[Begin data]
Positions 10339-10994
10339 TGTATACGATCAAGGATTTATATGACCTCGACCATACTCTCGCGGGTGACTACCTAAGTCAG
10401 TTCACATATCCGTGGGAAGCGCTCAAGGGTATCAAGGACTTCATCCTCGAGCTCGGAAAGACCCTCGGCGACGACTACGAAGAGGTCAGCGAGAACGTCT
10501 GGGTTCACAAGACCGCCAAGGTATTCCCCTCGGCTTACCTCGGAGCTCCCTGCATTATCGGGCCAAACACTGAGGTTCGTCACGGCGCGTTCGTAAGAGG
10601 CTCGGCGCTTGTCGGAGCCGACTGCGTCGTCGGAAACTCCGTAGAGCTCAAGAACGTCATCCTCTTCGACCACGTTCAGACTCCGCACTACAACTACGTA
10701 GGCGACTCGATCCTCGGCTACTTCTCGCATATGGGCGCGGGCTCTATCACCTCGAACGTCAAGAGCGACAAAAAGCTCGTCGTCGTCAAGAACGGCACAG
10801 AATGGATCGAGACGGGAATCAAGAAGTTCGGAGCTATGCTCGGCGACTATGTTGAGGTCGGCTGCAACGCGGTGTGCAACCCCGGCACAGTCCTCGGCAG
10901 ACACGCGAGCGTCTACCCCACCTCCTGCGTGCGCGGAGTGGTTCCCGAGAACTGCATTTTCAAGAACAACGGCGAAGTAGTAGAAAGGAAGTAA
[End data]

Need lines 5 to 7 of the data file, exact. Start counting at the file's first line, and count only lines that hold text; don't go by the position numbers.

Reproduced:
10601 CTCGGCGCTTGTCGGAGCCGACTGCGTCGTCGGAAACTCCGTAGAGCTCAAGAACGTCATCCTCTTCGACCACGTTCAGACTCCGCACTACAACTACGTA
10701 GGCGACTCGATCCTCGGCTACTTCTCGCATATGGGCGCGGGCTCTATCACCTCGAACGTCAAGAGCGACAAAAAGCTCGTCGTCGTCAAGAACGGCACAG
10801 AATGGATCGAGACGGGAATCAAGAAGTTCGGAGCTATGCTCGGCGACTATGTTGAGGTCGGCTGCAACGCGGTGTGCAACCCCGGCACAGTCCTCGGCAG